Proposed Changes to Immigration Rules Would Cost California Jobs, Harm Public Health

Ninez Ponce, Laurel Luciaand Tia Shimada

Press Coverage

A Publication of the UCLA Center for Health Policy Research

Authors of the fact sheet report changes to “public charge” rules proposed by the U.S. Department of Homeland Security could lead to losses of up to $1.67 billion in federal benefits for California and even greater economic losses across the state.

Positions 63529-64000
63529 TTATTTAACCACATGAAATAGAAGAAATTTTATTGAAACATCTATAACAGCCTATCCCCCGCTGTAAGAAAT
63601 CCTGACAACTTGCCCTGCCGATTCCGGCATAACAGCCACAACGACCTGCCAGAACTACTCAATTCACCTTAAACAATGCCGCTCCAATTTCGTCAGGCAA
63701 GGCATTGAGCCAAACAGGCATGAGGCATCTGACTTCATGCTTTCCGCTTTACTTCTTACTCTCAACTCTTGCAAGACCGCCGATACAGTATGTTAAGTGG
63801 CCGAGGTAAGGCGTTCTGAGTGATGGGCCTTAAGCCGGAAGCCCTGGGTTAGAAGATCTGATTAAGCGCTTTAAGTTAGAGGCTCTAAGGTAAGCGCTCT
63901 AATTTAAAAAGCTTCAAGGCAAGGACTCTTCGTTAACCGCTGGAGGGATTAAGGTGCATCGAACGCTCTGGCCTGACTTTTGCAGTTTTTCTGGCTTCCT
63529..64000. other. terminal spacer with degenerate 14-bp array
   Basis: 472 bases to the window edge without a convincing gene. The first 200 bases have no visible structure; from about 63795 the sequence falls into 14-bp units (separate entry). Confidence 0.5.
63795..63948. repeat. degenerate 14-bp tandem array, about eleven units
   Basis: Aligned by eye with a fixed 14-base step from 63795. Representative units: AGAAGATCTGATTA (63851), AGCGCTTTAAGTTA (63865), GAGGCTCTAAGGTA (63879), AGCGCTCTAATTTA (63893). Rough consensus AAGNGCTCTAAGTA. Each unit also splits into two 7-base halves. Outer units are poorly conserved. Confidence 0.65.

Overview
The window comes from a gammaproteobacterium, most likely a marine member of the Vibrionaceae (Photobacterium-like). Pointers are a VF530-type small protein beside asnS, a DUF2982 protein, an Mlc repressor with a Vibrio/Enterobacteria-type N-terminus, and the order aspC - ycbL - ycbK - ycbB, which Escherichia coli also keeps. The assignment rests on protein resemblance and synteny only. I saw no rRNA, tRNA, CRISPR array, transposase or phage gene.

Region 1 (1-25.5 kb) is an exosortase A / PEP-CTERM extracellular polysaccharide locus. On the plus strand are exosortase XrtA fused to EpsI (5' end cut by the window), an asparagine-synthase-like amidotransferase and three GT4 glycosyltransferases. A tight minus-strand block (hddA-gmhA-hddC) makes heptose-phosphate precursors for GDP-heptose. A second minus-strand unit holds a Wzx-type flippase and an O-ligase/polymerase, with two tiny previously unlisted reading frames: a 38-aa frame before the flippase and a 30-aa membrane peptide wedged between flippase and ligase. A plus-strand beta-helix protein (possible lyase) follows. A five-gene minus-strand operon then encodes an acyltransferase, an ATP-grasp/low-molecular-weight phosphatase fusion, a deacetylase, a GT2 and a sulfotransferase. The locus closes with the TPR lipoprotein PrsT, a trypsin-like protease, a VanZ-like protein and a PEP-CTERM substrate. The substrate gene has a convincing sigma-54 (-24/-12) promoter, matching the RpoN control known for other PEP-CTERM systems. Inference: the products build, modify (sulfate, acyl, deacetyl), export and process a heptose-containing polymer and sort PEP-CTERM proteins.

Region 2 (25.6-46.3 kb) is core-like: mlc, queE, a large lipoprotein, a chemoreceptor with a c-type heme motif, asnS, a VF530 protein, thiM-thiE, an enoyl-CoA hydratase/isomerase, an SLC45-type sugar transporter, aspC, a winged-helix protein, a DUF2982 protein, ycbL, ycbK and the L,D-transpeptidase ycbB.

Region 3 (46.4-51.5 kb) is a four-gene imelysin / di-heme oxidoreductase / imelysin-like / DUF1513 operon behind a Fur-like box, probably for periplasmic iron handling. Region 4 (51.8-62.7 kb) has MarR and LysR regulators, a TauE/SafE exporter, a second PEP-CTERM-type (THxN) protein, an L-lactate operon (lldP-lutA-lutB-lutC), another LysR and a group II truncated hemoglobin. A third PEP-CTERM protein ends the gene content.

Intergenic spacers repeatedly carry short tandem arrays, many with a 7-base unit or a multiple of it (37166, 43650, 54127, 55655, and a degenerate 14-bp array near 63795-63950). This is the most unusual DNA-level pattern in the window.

When a person applies for lawful permanent residency (a “green card”) or for a visa to enter the country, U.S. immigration officials conduct a public charge test to determine if that person may become primarily dependent on the government to meet their basic needs. Currently, only two public benefits – cash assistance and long-term institutional care – are considered for the public charge test. Under the proposed changes to federal immigration rules, people could be denied status as lawful permanent residents if they’ve received certain health care, housing or nutrition assistance benefits. In addition, the proposed rule adds harsher standards for personal circumstances that make someone less likely to receive a green card or be granted entry to the U.S., such as having limited English proficiency, limited educational attainment, low income, being a child or being a senior.